Hot on the heels of her Emmy nomination for best actress for her portrayal of Princess Diana in The Crown, Emma Corrin is treading the boards in a new play inspired by the life of a high-class con woman. It's her West End debut – and her co-star Nabhaan Rizwan, the playwright Joseph Charlton, the director Daniel Raggett and design team member Mikaela Liakata are all also taking their first West End bows. It feels like a breath of fresh air: they're an impressively talented bunch.
The play, presented as part of Sonia Friedman's Re:Emerge season, has its origins in the extraordinary life of Anna Sorokin, a woman who lied her way to the top of New York society, pretending to be a wealthy German heiress. Here she is transformed into an influencer and curator of the contemporary art scene, a woman with thousands of Instagram followers, who is supposedly the super-rich daughter of a Russian oil family.
In a brilliant opening scene, she meets quiet tech millionaire Ariel (Rizwan) at a nightclub. As they dance, their shouted and inaudible dialogue flashes up on a wall behind them. Ariel, creator of an exclusive dating app, is immediately smitten by this mysterious, beautiful blonde, who exudes confidence and style.
From there the story unfolds backwards and forwards, partly narrated by the couple directly addressing the audience and partially enacted in scenes between them, and other characters who they also play. If the trajectory of the story is predictable, then the telling and the performances are not.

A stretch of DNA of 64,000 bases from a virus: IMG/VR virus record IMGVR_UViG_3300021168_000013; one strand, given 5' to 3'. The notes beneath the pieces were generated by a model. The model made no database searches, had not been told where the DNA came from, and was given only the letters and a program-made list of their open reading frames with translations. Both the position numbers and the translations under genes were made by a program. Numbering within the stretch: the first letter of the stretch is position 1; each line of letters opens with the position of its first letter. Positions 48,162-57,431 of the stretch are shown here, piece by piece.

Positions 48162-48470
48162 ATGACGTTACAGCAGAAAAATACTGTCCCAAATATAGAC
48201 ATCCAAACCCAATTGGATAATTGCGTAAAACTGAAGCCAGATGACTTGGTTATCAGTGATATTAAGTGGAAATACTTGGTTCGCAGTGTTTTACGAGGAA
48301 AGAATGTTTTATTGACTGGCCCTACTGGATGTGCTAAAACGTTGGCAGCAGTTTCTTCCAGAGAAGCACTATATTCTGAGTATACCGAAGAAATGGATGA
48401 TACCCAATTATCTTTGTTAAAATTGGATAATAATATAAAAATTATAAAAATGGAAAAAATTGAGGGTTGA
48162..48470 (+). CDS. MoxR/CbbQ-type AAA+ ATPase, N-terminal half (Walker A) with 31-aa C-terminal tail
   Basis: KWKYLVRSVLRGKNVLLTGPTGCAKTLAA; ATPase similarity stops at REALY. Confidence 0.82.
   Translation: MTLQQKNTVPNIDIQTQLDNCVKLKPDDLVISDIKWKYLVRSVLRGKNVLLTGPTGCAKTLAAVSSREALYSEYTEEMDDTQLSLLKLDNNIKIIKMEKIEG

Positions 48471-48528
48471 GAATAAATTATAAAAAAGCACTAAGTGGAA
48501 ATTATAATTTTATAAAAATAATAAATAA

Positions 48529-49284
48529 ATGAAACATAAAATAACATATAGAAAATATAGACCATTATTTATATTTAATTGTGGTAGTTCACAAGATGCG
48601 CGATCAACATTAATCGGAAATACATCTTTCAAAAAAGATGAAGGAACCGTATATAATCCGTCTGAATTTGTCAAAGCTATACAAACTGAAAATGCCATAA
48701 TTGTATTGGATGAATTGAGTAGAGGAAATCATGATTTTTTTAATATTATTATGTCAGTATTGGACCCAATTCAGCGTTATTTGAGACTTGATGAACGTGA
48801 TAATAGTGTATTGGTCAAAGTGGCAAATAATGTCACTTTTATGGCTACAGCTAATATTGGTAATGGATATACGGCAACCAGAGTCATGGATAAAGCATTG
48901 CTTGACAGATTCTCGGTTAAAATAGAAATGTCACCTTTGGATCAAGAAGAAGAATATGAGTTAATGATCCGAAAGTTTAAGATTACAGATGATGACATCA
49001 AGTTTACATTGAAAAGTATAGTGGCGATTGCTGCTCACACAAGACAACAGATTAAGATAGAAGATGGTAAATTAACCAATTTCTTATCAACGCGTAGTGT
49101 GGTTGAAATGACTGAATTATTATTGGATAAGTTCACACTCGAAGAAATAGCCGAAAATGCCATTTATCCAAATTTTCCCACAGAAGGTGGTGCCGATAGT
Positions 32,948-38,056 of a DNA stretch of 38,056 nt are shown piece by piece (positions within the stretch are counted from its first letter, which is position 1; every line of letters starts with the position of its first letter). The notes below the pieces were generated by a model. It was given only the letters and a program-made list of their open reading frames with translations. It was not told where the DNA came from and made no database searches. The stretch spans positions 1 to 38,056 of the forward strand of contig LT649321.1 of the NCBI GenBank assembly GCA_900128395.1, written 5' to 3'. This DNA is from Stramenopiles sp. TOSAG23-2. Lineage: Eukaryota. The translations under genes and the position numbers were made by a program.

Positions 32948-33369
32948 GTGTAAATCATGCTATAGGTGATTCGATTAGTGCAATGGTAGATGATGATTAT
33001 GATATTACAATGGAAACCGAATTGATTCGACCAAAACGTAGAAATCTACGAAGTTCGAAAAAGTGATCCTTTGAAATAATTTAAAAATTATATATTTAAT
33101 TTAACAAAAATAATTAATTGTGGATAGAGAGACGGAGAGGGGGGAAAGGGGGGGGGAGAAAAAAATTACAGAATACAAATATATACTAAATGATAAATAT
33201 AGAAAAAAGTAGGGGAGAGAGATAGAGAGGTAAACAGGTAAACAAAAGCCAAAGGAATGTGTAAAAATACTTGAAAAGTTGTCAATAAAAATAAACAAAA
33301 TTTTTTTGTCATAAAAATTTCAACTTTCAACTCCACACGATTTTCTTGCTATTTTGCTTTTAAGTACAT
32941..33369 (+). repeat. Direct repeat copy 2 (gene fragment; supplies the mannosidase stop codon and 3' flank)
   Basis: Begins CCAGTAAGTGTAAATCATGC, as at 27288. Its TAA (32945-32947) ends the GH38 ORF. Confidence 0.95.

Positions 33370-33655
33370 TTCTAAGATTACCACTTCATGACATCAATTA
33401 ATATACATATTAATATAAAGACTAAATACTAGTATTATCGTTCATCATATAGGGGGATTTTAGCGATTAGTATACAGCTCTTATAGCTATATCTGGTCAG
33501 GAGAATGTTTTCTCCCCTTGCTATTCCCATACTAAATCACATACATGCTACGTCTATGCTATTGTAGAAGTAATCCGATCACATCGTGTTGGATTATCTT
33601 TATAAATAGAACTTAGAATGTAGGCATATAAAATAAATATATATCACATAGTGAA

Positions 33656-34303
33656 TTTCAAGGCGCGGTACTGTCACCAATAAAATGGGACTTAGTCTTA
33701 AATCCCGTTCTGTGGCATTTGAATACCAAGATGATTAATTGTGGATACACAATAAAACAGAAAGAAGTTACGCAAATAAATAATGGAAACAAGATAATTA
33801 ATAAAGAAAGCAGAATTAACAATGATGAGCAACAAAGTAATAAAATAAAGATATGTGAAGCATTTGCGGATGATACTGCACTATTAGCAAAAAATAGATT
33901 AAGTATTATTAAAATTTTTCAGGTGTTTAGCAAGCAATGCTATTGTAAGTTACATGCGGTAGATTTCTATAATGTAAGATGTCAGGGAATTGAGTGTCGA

The set and video design are just sensational, a rich tapestry of every changing images that conjure New York life, from its parks, to its offices with a strategically placed Jeff Koons, to the smoking rooms of nightclubs with the city sparkling behind. The effects are magical: at one moment, as Anna remembers her time in London, she seems to be stepping out of a smudgy black and white painting, her outline shown in bleeding red. In another, a scene is played in front of a postcard of the Golden Gate, a boat sailing serenely beneath. The whole thing is wonderfully lit by Jessica Hung Han Yun.
In this simple but sophisticated frame, Radlett makes the action charge forward with the same pulse as the frenetic life Anna is leading. He's good at contrasts, between high energy and moments of quiet and it's in the scenes where the characters interact that the play comes most vividly to life.
Corrin and Rizwan are both appealing presences; she has just the right amount of charm to make it believable that he would fall so hard and believe for so long; he has an innocence that makes the deception possible. Their performances are full of nuance: the way her eyes narrow when he makes romantic suggestions; his spaced-out goofiness when they first talk. They slip into other characters effortlessly too, holding attention keeping the play moving.
It's harder for them to maintain this subtlety in the long passages where monologue takes over; if the play has a fault, it's that there's too much exposition and not enough interaction. But Charlton's writing is full of memorable phrases – Ariel is "a moth to the flame" of Anna's unkindness; Instagram is a way of painting lives online; a certain type of girl survives "on tapas and cocaine." He's good too at letting bigger themes push through the narrative: the danger of a world where everything seems real and nothing is checked, where everything is a concept that you can buy into or reject, where the American dream becomes so corrupted that entrepreneurship and fraud are separated by a barrier as thin as paper.
It's a savage indictment of the way society has lost all sense of value, delivered with considerable style, panache and even humour. Definitely talents to watch.